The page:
5. ‘Gimme Shelter’ – The Rolling Stones (1969)

“Gimme Shelter” starts off an album in the best way possible, and it’s one of the Rolling Stones’ strongest songs that isn’t a single. This song is like a perfect war movie soundtrack, especially for the Vietnam War even though it’s not directly about it. The music is dark and intense, with a cool guitar riff and weird percussion. The singing is great too, both by Mick Jagger and the woman singing in the background. It’s a classic war song! (While not directly referencing Vietnam, the song’s atmosphere evokes a war-like feeling.)

4. ‘All Along the Watchtower’ – Jimi Hendrix Experience (1968)

Jimi Hendrix’s electric guitar practically explodes on “All Along the Watchtower,” making it his most famous song. This wasn’t just a great track, it captured the intensity of the Vietnam War raging in 1968. Hendrix turned Bob Dylan’s folksy tune into a rock masterpiece, proving the power of the electric guitar. His performance was so legendary, it even convinced Dylan to ditch his acoustic for a more electric sound!

3. ‘Paint It, Black’ – The Rolling Stones (1966)

This one is one of my all-time favourites, “Paint It, Black” by The Rolling Stones, with its haunting sitar intro, reflects the era’s tumultuous emotions. Although it’s a song about depression and not directly related to the Vietnam War, its themes of a bleak and hopeless existence resonated with many GIs serving in Vietnam in 1966.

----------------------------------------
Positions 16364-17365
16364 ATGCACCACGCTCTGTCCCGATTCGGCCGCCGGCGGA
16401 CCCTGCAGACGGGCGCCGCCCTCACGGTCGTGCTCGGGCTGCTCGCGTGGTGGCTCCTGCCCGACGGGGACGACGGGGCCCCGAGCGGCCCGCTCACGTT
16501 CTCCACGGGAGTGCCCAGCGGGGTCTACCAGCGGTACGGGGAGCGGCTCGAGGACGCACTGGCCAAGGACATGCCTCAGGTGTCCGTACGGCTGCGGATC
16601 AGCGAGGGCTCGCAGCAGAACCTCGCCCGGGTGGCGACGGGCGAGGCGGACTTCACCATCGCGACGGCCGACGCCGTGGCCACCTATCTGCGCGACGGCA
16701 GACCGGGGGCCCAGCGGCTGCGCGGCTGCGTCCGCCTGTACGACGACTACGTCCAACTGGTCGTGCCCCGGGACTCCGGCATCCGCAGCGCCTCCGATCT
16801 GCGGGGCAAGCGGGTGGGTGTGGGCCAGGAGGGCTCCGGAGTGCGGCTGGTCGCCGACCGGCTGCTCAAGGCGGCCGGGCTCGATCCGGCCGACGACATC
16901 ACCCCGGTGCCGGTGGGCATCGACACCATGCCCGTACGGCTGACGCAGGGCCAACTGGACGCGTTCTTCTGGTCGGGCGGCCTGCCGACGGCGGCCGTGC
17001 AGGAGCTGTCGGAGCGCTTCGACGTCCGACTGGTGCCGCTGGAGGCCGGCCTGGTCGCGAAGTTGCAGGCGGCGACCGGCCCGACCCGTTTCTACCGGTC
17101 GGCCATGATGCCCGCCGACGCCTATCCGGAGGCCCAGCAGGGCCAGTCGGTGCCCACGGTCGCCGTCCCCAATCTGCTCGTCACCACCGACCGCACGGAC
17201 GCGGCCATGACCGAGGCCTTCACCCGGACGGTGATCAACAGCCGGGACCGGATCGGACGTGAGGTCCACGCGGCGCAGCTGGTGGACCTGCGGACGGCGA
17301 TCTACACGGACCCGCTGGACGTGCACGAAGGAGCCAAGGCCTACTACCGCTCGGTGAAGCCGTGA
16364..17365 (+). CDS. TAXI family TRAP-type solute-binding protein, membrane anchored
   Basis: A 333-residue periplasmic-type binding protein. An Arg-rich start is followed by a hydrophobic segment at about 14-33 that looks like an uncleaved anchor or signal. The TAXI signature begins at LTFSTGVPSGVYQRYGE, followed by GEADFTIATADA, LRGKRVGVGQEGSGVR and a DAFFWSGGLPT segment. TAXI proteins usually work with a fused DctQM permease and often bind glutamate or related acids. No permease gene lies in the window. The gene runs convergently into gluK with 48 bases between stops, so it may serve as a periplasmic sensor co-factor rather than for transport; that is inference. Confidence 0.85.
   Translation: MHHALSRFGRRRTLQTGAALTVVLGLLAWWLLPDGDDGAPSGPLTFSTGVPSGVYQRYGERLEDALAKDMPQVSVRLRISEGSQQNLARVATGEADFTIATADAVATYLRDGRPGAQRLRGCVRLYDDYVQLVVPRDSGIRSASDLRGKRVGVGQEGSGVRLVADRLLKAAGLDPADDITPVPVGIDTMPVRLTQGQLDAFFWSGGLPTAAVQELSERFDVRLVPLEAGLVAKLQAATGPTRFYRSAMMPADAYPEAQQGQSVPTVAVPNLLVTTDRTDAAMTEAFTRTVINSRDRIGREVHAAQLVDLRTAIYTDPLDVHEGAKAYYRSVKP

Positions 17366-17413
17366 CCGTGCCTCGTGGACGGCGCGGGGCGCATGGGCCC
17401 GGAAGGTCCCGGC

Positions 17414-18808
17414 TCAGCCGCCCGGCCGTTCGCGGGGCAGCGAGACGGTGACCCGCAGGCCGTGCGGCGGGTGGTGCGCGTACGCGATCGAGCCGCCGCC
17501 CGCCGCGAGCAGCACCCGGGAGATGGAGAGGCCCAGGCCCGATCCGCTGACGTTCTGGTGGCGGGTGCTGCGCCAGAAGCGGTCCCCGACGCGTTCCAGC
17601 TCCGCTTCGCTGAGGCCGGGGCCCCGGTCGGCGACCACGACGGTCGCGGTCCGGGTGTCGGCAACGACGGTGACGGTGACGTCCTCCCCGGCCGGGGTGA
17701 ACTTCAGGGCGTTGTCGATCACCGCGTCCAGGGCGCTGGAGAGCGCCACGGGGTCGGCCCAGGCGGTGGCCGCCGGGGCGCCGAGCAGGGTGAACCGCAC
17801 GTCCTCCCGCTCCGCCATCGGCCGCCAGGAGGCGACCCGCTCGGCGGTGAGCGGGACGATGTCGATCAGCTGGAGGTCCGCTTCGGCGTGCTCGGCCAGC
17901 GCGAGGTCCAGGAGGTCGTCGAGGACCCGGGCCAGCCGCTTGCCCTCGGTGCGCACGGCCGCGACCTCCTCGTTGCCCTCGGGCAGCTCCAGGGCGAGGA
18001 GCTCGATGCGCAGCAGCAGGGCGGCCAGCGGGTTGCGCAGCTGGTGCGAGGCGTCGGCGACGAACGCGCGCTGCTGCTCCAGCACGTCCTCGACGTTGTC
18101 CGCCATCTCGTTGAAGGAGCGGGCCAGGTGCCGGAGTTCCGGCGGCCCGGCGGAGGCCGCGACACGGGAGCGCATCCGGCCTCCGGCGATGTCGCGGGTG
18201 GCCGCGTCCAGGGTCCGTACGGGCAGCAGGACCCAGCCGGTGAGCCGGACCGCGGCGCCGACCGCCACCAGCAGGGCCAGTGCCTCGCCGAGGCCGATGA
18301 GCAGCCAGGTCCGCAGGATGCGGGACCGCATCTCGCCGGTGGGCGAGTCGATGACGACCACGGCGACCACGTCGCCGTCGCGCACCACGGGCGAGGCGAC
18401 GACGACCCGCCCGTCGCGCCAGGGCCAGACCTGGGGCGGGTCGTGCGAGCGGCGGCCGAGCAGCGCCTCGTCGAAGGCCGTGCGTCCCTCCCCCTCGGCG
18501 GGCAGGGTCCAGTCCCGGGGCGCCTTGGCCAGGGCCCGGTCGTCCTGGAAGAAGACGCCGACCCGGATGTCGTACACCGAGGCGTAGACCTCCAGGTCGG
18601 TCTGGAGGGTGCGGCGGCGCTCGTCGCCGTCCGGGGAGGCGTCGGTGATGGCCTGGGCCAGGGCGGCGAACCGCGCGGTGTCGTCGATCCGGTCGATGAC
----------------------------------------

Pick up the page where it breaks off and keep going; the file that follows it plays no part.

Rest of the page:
2. ‘We Gotta Get Out of This Place’ – The Animals (1965)

This is a personal favourite. The song wasn’t actually written about Vietnam. It’s by The Animals, an English band, and it talks about their wish to leave their hometown of Newcastle. “That song was about us,” said Eric Burdon, the lead singer. “We wanted to get out of Newcastle, then a year later, London, and then New York. We were on a mission. But the song also made sense to everyone, because things were changing so much back then.” The deep bassline from Chas Chandler sets the mood, and the song keeps up the energy. Eric Burdon’s strong and bold singing, especially in the pre-chorus and chorus, is memorable. The “yeah!”

1. ‘Fortunate Son’ – Creedence Clearwater Revival (1969)

This is another one of my all-time favourites. “Fortunate Son” has become synonymous with the Vietnam War era, even though it doesn’t explicitly mention the conflict. John Fogerty and Creedence Clearwater Revival deliver a powerful anti-war message through this fast-paced and catchy song. (While not explicitly about Vietnam, it critiques the draft system and the unequal burden of war.) Fogerty cleverly uses sarcasm to highlight the class divide in America, pointing out how the wealthy and powerful often avoid military service. The song’s iconic chorus, “It ain’t me, It ain’t me, I ain’t no fortunate son, no,” perfectly captures the frustration and anger felt by many during the Vietnam War era. This is a true standout war song!